The course begins with a general overview and introduction to the immune system including a description of the cells and tissues involved with innate and adaptive immunity. This is followed by descriptions of the molecular and cellular mechanisms employed in innate immune responses, and for those used in the humoral and cell-mediated arms of adaptive immunity. This includes the details of antigen processing and presentation by antigen presenting cells and the central role of MHC molecules in this process. The maturation and selection of B and T lymphocytes and the production of the diverse antigen receptors required for lymphocyte activation are also described in detail. The pathways of lymphocyte activation are followed by an explanation for the generation of the different effector functions and memory cells produced during a humoral or cell-mediated response.
MD 303 Medical Genetics – 6 Credits
This course provides a description of the human genome including the details of DNA, gene, and chromosome structure, the basics of gene expression, and the various forms of inheritance. The overall goal is to use this knowledge to better understand the molecular mechanisms of how genetic mutations lead to the single gene and complex disorders described in the textbook case studies. Specific course topics include gene mapping and disease gene identification, the treatment of genetic disease, prenatal diagnosis, cancer genetics, and pharmacogenetics.
MD 306 Epidemiology and Biostatistics – 4 Credits
The principles of biostatistics are introduced in this course, emphasizing both the practice of interviewing and collecting data. The epidemiology of disease and concepts of Public Health and Industrial Medicine are also covered in this course. Finally, the course will end with discussions of broad issues related to health care delivery, health care legislation and costs, and a comparative discussion of health care systems.
The course has been designed to provide the student with a broad understanding of the concepts and principles of epidemiology with emphasis on its role in health, medicine and research. They will also be taught and involved in the data collection, tabulation and summarization and presentation of data and reporting. Topics include research methods, study designs, sampling, data analysis, the interpretation of data, and the application of findings in health setting.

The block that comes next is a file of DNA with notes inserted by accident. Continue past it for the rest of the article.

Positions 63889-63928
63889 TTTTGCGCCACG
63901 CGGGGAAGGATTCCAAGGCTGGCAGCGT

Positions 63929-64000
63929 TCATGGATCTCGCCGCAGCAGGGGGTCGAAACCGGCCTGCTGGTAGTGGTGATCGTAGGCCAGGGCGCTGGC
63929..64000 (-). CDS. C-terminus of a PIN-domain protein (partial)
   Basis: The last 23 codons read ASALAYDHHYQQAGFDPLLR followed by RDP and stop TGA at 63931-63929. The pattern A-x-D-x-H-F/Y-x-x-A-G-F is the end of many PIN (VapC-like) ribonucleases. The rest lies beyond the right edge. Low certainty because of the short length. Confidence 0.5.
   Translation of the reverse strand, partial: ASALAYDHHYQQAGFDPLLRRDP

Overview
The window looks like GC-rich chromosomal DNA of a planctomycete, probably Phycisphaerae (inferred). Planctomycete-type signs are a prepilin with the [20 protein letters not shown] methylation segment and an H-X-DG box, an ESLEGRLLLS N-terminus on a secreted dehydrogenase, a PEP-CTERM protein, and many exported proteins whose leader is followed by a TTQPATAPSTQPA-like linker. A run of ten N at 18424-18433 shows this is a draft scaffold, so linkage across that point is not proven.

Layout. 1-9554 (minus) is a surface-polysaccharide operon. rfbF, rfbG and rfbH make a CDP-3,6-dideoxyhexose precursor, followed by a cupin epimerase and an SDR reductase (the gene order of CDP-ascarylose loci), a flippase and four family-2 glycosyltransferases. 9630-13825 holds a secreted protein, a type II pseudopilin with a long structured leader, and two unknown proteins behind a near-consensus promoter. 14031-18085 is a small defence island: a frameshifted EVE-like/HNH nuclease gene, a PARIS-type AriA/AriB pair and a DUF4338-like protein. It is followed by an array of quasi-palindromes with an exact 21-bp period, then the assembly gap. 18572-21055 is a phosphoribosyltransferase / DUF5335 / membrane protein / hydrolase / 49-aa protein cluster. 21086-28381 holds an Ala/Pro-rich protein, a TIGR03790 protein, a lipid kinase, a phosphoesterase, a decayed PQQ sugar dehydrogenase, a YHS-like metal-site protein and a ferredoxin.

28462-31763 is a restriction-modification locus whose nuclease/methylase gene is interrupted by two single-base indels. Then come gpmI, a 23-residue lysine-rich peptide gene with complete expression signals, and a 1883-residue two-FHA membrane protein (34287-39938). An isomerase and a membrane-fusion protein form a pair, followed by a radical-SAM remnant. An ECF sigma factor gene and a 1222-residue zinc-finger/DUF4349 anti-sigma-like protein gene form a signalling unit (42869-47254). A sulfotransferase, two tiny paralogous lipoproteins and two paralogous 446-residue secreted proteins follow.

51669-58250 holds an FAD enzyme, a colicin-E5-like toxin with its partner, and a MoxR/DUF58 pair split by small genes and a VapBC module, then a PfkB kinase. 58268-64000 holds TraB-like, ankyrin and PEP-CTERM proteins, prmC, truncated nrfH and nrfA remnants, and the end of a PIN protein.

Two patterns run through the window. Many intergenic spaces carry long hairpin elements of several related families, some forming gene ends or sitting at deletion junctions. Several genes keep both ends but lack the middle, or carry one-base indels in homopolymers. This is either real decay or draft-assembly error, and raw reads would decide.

Biostatistics is the study and development of statistical, mathematical, and computational methods applied to the biological, health, and human sciences. Biostatisticians play a key role in the design, conduct, and analysis of research studies in the areas of health and disease, and create and apply methods for quantitative research in health related fields. Topics covered in this course include: data description, probability, distribution of random variables, applications of the binomial and normal distributions, estimation and confidence intervals, hypothesis testing, contingency tables, regression, and analysis of variance. Additional topics include introduction to statistical computing and data management, non-parametric, or distribution free, statistical methods and demographic measures. Students will need to use a statistical program (Microsoft Excel ® or other program) to assist with computations.
MD 402 Systemic Pathology (6 Credits) & MD 402L Systemic Pathology Lab (4 Credits) – 10 Total Credits
Pathology II applies the basic concepts learned in Pathology I to continue the study of pathologic basis of disease using a physiologic system, or organ-based approach. This course covers red and white cell diseases, male and female genital tracts, and kidney and liver systems.
MD 401 Pharmacology – 6 Credits